The essence of the 2nd command was the same for Solomon as it is for us today. @Joshua did help flesh this out a bit. Still looking for additional thoughts. Maybe my density is showing.:detective:
 

Joshua

Administrator
Staff member
I am not sure if I'm adding anything to what I've already posted, but here goes:

1. The 2nd Commandment is explicitly a prohibition of:

A. The mere making/forging/carving/creating any image that is intended to portray, depict, or represent any of the 3 persons of the Godhead, Who alone is to be worshiped, Who alone brought them out of the Land of Egypt, out of the house of bondage.

B. Arguing from the lesser to the greater, then, the worshipping of any such images which have previously been created for the very same purpose are clearly forbidden.
2. The oxen and the cherub in the temple:

A. Were commanded/instructed to be created.

B. Were not things intended to portray/represent/depict any member of the Triune God.
3. NT worship has no such regulation for the creating of such oxen and cherub, and we are under the same restrictions of how God has said He will be sanctified by those who draw near to Him: Namely, only that which He has commanded. Prayer, praises, preaching, administration of the sacraments, without ornate decor, musical instrumentation, etc. all of which had particular regulation under the OT shadowy administration of the CoG worship, for a church under age.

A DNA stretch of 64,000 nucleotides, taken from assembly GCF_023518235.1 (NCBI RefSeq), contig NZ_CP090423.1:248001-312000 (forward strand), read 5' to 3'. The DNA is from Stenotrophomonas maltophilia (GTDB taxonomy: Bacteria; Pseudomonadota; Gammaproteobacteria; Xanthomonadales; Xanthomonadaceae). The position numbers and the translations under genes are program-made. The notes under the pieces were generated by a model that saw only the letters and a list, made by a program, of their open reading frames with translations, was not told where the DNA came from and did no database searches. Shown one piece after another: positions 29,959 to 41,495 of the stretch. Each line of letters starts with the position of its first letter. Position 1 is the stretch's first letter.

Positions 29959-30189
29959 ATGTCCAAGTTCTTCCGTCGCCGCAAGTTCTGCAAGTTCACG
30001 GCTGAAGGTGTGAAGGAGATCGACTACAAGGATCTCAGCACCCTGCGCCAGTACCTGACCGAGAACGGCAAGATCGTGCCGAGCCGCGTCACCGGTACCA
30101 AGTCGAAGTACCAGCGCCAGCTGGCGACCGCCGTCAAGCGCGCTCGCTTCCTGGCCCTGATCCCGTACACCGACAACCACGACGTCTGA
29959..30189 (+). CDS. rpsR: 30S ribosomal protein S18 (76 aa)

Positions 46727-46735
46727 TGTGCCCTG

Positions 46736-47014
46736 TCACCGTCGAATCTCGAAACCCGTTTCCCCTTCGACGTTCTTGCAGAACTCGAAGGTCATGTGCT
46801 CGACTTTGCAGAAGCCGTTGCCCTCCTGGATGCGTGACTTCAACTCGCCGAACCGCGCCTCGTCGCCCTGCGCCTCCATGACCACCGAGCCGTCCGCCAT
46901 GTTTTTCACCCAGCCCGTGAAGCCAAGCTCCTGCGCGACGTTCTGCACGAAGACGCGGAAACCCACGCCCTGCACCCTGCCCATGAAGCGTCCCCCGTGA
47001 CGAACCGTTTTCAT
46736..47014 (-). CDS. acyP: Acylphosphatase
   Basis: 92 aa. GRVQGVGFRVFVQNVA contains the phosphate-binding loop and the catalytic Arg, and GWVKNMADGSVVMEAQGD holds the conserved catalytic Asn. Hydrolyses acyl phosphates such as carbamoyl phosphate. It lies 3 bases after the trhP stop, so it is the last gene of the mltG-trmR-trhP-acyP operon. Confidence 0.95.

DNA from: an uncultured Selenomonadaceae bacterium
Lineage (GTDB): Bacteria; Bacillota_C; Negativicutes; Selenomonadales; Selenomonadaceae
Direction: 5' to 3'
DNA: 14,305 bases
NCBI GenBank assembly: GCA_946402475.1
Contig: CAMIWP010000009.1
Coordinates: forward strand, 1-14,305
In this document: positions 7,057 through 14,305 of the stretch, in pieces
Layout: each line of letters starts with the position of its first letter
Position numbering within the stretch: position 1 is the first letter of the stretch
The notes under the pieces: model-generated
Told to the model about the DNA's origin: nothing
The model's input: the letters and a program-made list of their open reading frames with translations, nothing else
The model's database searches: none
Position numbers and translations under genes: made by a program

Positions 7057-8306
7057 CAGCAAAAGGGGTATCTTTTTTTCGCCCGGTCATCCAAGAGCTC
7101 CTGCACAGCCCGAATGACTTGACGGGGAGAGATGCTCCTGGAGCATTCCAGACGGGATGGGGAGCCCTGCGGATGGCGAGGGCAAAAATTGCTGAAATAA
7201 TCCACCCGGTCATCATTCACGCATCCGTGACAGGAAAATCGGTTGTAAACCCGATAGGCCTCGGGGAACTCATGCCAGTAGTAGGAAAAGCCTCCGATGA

Grant

Puritan Board Senior
I am not sure if I'm adding anything to what I've already posted, but here goes:

1. The 2nd Commandment is explicitly a prohibition of:

A. The mere making/forging/carving/creating any image that is intended to portray, depict, or represent any of the 3 persons of the Godhead, Who alone is to be worshiped, Who alone brought them out of the Land of Egypt, out of the house of bondage.

B. Arguing from the lesser to the greater, then, the worshipping of any such images which have previously been created for the very same purpose are clearly forbidden.
2. The oxen and the cherub in the temple:

A. Were commanded/instructed to be created.
B. Were not things intended to portray/represent/depict any member of the Triune God.
3. NT worship has no such regulation for the creating of such oxen and cherub, and we are under the same restrictions of how God has said He will be sanctified by those who draw near to Him: Namely, only that which He has commanded. Prayer, praises, preaching, administration of the sacraments, without ornate decor, music, etc. all of which had particular regulation under the OT shadowy administration of the CoG worship, for a church under age.
Thanks Joshua. Sometimes a nail has to be hit more than once into my thick skull.